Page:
Middle Childhood Physical and Cognitive Development

Middle Childhood Physical and Cognitive Development

<33~~~LeArNinG ObJecTivzzz~~~<33

• Physical growth and influential factors • Special Needs • Cognitive Development • Language Development • Intelligence

Age range 6-12

Middle Childhood Physical and Cognitive Development

<33~~~LeArNinG ObJecTivzzz~~~<33

• Physical growth and influential factors • Special Needs • Cognitive Development • Language Development • Intelligence

Age range 6-12

Middle Childhood Physical and Cognitive Development

<33~~~LeArNinG ObJecTivzzz~~~<33

• Physical growth and influential factors • Special Needs • Cognitive Development • Language Development • Intelligence

Age range 6-12

Middle Childhood Physical and Cognitive Development

<33~~~LeArNinG ObJecTivzzz~~~<33

• Physical growth and influential factors • Special Needs • Cognitive Development • Language Development • Intelligence

Age range 6-12

Middle Childhood Physical and Cognitive Development

<33~~~LeArNinG ObJecTivzzz~~~<33

• Physical growth and influential factors • Special Needs • Cognitive Development • Language Development • Intelligence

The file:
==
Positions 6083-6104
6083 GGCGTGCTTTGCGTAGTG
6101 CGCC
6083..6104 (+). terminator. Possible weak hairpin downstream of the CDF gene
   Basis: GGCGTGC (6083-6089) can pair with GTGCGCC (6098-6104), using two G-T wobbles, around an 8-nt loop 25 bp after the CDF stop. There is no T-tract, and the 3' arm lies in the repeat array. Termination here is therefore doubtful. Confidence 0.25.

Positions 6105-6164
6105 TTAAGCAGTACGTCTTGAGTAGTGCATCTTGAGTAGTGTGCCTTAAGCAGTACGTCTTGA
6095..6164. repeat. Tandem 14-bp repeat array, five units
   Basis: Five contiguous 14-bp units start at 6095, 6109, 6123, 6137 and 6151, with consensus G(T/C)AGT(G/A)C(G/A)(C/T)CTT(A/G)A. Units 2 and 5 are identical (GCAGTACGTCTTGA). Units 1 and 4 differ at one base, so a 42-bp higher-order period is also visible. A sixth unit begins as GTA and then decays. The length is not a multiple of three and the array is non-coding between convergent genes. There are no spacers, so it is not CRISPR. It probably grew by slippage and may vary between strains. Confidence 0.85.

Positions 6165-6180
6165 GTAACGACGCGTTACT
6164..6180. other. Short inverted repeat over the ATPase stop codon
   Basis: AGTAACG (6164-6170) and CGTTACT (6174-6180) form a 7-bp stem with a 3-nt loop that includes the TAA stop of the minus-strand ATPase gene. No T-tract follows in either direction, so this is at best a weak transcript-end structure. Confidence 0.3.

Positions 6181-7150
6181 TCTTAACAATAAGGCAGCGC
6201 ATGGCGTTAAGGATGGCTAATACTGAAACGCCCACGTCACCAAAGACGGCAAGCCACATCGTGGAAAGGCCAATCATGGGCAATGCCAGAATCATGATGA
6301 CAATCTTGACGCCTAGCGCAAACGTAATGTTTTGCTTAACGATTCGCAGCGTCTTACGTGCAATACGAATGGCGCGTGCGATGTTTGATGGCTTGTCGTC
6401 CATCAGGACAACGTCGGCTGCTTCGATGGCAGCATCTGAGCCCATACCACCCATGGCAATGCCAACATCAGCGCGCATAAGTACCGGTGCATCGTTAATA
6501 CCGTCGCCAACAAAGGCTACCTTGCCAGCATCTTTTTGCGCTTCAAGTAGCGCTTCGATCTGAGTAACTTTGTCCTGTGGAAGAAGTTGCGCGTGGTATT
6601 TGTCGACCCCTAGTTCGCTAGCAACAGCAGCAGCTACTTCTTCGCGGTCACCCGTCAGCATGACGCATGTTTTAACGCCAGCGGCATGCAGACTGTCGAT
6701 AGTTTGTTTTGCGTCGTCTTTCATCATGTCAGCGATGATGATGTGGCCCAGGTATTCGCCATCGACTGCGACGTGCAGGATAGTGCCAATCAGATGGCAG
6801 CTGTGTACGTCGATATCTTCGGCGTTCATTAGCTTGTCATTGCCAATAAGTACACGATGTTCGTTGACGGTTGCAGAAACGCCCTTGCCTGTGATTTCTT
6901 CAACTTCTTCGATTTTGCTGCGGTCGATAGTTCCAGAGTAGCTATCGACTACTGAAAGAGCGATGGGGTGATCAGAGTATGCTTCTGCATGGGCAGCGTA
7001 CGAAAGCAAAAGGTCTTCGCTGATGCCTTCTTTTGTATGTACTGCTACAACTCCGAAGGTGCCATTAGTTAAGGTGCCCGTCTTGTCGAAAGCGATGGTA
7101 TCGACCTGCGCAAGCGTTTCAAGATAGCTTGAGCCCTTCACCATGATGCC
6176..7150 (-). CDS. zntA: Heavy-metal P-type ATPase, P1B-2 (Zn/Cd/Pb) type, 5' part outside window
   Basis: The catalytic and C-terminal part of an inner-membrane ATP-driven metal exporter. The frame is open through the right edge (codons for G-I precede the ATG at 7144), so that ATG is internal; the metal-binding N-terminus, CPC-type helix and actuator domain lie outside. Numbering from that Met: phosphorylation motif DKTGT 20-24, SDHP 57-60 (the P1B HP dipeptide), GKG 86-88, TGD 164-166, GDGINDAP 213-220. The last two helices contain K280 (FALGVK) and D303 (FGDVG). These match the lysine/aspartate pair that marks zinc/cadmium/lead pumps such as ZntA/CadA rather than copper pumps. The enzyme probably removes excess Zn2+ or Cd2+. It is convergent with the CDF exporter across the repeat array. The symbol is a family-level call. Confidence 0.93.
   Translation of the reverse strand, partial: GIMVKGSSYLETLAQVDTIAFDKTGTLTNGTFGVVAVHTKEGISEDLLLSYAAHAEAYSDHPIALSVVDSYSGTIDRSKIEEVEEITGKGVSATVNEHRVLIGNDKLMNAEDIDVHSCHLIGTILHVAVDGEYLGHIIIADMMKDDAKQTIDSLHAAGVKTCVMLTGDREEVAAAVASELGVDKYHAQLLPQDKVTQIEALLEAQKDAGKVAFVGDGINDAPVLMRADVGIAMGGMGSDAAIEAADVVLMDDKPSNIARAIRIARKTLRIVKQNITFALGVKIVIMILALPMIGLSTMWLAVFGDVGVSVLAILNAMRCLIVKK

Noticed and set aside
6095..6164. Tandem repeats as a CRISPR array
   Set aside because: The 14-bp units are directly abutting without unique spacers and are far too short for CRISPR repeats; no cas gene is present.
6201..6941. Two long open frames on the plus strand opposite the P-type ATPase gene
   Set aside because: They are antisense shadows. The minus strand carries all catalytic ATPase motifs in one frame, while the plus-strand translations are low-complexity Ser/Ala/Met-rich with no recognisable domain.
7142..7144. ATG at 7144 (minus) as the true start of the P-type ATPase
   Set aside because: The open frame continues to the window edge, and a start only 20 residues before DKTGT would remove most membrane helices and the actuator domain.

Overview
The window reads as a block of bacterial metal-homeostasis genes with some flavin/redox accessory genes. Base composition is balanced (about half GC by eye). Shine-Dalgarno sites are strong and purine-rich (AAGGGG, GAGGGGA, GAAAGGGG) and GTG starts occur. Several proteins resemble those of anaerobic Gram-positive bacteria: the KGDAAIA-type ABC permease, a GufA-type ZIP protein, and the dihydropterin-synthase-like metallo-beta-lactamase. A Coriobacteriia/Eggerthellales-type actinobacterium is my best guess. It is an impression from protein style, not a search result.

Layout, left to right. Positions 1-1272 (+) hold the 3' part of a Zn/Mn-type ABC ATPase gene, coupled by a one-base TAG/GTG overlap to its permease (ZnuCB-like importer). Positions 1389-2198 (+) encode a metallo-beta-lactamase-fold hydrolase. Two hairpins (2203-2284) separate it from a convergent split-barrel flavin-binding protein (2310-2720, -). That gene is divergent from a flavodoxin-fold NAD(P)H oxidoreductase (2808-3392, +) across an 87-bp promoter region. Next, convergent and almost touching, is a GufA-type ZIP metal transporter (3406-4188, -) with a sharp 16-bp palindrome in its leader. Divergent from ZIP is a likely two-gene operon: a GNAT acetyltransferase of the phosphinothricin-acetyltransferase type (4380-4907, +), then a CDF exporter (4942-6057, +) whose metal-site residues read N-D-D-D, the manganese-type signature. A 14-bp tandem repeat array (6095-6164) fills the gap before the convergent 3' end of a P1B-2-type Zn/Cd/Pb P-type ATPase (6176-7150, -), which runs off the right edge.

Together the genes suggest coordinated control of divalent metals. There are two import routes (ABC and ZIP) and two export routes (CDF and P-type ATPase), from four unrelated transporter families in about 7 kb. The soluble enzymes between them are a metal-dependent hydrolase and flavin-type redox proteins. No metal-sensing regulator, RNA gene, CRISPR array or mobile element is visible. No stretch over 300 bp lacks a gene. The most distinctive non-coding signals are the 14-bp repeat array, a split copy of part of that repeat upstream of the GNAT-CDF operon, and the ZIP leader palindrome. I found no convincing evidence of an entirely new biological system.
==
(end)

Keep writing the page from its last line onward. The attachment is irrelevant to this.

Age range 6-12

Middle Childhood Physical and Cognitive Development

<33~~~LeArNinG ObJecTivzzz~~~<33

• Physical growth and influential factors • Special Needs • Cognitive Development • Language Development • Intelligence

Age range 6-12

Untitled.pdf Saved to Dropbox • Jun 25, 2018 at 12=55 AM

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• Grow 2-3 in per year • Girls: 4’ 10” • Boys: 4’ 9”

• Only time in the lifespan when girls on average are taller than boys

• Girls start adolescence around 10 y/o

What influences growth?

• Nutrition • Genetics

• Race- black children grow faster than white children • European typically taller than Asian/Pacific Islander

• Stress

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Nutrition

• Good nutrition may improve: • Social involvement • Emotional states

• Less anxiety

• More positive states

• Motivation to explore

Loading…

• Grow 2-3 in per year • Girls: 4’ 10” • Boys: 4’ 9”

• Only time in the lifespan when girls on average are taller than boys

• Girls start adolescence around 10 y/o

What influences growth?

• Nutrition • Genetics

• Race- black children grow faster than white children • European typically taller than Asian/Pacific Islander

• Stress

Loading…

Nutrition

• Good nutrition may improve: • Social involvement • Emotional states

• Less anxiety

• More positive states

• Motivation to explore

Loading…

• Grow 2-3 in per year • Girls: 4’ 10” • Boys: 4’ 9”

• Only time in the lifespan when girls on average are taller than boys

• Girls start adolescence around 10 y/o

What influences growth?

• Nutrition • Genetics

• Race- black children grow faster than white children • European typically taller than Asian/Pacific Islander

• Stress

Loading…

Nutrition

• Good nutrition may improve: • Social involvement • Emotional states

• Less anxiety

• More positive states

• Motivation to explore

Loading…